Even so, game designers and marketers who describe sandbox games as having a free-roaming, vast environment where players have complete control are greatly overstating and misrepresenting the true nature of the genre. “Sandbox”, “open-world” and “open ended” are often used synonymously to refer to the particular genre, and indeed, most industry insiders and game theorists use them interchangeably (Sefton). However, the implications of these terms often distort the facts. Weise notes the problem with defining a sandbox game as simply “open-ended” is that “in the loosest sense almost any game that does not funnel player navigation into some obvious path could be considered sandbox.” The problem with “open-world” is that it connotes endless expanse and freedom, which skews the reality of the mechanics of the gameplay. The player cannot simply go anywhere he chooses to nor “do anything he wants to” (Adams). The scope of the environment is limited by artistic choice, budgetary, hardware, and programmatic constraints. Although a wide range of actions might be at the disposal of the player, the cause-effect deterministic relationships between player and program have all been coded beforehand by the designer (Sorens). More important than scope, Weise claims, is depth, which “does not have to be sacrificed for size”. In this way, the term “sandbox” is an apt name. There is freedom, but it is always constrained by the tools given and the parameters of the environment.
The constraints that run against player choice are not just inconveniences due to limited technology, money, or artistic vision, but rather a necessary component of the sandbox genre. Taken to its extreme, freedom is absence of all constraints- an empty, borderless, (sandy) expanse. “How can designers plan a cause-effect narrative,” asks Chris Plante, “when the player has unlimited choices?” The answer is of course that they cannot. If sandbox games are defined by “unlimited choices” or endless possibility, then the genre might exist only in theory. Designer David Cage believes that there are no “absolutely real” sandbox games since “it’s only a list of scripted things, but there are so many of them and you can play them in any order, you get the feeling that you’re in sandbox” (Sheffeld). Although game developers often tout the “do anything” attitude of sandbox games, a lack of structure can take away from the intended experience. There is a misconception that giving the player absolute power to create the narrative is preferable to one laid out by the designer. Without direction, the player can easily become frustrated or bored in even the most elaborate sandbox games. The very limitations implemented by the designers often serve to emphasize the powers the players are given. Grand Theft Auto IV’s sense of player choice and freedom are immense, yet the game is nonetheless made up of “rule-based models…capable of many outcomes,” yet “conforming to the same overall guidelines.” (Bogost 4).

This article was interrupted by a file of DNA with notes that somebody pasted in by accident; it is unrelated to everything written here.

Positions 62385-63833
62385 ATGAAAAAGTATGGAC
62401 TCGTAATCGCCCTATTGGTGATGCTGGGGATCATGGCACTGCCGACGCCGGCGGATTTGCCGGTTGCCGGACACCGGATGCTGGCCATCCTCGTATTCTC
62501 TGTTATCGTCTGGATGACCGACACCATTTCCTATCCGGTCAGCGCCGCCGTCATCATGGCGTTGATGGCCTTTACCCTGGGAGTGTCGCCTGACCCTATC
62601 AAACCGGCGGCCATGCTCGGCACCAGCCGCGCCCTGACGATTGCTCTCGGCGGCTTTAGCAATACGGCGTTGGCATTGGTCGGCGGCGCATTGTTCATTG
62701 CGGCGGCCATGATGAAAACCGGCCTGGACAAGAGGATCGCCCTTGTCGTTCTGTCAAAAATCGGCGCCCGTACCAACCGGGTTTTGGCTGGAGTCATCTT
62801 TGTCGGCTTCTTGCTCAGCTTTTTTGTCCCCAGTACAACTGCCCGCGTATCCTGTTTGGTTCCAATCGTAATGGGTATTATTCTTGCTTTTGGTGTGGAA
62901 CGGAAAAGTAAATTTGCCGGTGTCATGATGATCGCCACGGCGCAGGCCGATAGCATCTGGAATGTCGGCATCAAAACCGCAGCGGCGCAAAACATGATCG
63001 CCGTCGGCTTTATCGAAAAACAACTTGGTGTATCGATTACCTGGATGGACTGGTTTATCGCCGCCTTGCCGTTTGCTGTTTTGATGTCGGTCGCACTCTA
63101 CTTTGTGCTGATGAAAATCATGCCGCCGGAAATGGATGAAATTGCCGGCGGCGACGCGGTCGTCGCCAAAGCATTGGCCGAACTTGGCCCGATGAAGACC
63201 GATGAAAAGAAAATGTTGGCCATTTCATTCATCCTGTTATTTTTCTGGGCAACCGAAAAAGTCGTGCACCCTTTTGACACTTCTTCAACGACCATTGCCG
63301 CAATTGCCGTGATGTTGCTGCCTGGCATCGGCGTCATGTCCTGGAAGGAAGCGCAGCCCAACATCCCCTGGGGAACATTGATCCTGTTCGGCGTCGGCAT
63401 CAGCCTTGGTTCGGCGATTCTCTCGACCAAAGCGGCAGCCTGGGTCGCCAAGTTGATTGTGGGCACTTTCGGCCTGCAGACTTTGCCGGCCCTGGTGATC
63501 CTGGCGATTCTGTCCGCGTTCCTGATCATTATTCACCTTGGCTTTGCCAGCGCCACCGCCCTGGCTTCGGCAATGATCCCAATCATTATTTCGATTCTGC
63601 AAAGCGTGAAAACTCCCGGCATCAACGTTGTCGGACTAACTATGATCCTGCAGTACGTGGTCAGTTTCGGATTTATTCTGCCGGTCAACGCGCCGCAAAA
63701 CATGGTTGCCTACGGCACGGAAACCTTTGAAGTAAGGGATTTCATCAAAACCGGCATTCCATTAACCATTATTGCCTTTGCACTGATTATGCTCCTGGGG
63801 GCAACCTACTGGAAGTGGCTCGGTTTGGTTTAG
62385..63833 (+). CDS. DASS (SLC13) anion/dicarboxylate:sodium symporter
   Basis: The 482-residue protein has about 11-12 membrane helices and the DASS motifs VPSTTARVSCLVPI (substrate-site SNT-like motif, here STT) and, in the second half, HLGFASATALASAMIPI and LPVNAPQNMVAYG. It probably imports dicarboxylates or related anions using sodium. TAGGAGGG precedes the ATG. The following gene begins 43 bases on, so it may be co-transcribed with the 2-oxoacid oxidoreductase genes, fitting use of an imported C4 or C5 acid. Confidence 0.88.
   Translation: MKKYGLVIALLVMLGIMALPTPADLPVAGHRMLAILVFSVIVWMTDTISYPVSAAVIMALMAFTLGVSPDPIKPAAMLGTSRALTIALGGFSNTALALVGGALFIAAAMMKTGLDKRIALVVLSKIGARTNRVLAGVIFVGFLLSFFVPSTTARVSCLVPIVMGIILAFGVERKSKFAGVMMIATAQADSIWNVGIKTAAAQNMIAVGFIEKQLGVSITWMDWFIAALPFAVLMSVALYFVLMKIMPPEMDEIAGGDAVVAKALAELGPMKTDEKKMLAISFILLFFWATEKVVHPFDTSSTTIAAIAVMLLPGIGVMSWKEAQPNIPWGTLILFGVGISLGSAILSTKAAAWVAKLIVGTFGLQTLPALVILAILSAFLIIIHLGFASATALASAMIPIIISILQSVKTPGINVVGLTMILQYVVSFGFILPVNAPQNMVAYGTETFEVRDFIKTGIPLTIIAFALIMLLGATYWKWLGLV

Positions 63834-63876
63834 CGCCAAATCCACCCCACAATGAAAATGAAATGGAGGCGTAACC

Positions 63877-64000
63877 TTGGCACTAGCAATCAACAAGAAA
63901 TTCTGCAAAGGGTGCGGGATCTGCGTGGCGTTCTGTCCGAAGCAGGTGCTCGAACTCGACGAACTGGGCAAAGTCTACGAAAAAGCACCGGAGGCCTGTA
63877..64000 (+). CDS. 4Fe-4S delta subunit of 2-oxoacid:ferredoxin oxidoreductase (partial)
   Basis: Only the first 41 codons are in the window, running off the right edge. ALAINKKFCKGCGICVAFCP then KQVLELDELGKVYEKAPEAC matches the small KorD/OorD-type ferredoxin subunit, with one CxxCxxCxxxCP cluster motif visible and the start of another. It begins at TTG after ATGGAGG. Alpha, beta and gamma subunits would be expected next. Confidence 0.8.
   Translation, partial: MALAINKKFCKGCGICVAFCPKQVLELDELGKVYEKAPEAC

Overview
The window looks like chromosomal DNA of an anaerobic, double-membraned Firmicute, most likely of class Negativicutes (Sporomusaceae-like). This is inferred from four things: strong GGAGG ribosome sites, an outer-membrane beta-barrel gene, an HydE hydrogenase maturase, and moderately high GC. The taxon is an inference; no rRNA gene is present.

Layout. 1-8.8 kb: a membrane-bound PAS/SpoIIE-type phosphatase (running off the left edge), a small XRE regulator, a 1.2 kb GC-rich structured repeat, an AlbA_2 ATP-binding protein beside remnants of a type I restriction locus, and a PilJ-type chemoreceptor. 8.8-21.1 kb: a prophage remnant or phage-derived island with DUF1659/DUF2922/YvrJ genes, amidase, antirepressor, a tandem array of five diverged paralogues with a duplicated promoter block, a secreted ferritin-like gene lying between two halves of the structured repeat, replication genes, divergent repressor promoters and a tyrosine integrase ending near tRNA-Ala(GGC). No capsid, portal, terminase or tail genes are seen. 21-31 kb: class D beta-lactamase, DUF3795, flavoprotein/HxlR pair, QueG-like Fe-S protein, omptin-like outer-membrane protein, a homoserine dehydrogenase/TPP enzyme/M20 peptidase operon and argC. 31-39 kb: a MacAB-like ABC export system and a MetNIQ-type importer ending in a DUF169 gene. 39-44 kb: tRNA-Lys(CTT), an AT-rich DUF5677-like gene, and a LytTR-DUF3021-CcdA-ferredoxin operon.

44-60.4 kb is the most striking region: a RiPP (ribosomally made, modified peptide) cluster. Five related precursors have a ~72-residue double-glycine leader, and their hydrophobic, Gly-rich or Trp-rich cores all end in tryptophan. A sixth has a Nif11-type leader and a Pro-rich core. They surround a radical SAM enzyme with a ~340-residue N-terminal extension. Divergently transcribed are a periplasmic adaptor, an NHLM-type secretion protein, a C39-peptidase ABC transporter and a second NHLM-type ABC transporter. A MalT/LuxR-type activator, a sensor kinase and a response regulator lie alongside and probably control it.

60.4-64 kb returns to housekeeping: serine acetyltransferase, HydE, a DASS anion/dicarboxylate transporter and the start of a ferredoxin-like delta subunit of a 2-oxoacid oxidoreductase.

“Sandbox” invokes deeper examination into the meaning of “freedom” and “structure” and shows that the two terms need not be mutually exclusive. Just as in the virtual world, a real life sandbox is necessarily limited by its size and contents, but these do not have to encroach on the participant’s sense of possibility. Game designers are attentive to the weariness gamers have toward imposed limitations in game design. It is the same fear that fueled Barlow’s declaration – that of undiscerning restrictions which he sees as a threat to liberty and creativity. Such external influences need not be opposed to player choice. Perhaps developer Cevat Yerli’s comment regarding “sandbox” games as a “player’s game, not the designer’s game” is meant only to remind the game designers of their first priority: giving the gamer the tools necessary to entertain themselves. Bogost reminds the skeptics that computers (and analogously, the game engines that dictate the procedures executed in video games) are often misconstrued as “frustrating, limiting and simplistic, not because they execute processes, but because they are frequently programmed to execute simplistic processes” (Bogost 7). Thankfully, this does not have to be the case. Bogost sums up: “While we often think that rules always limit behavior, the imposition of constraints also creates expression” (Bogost 7).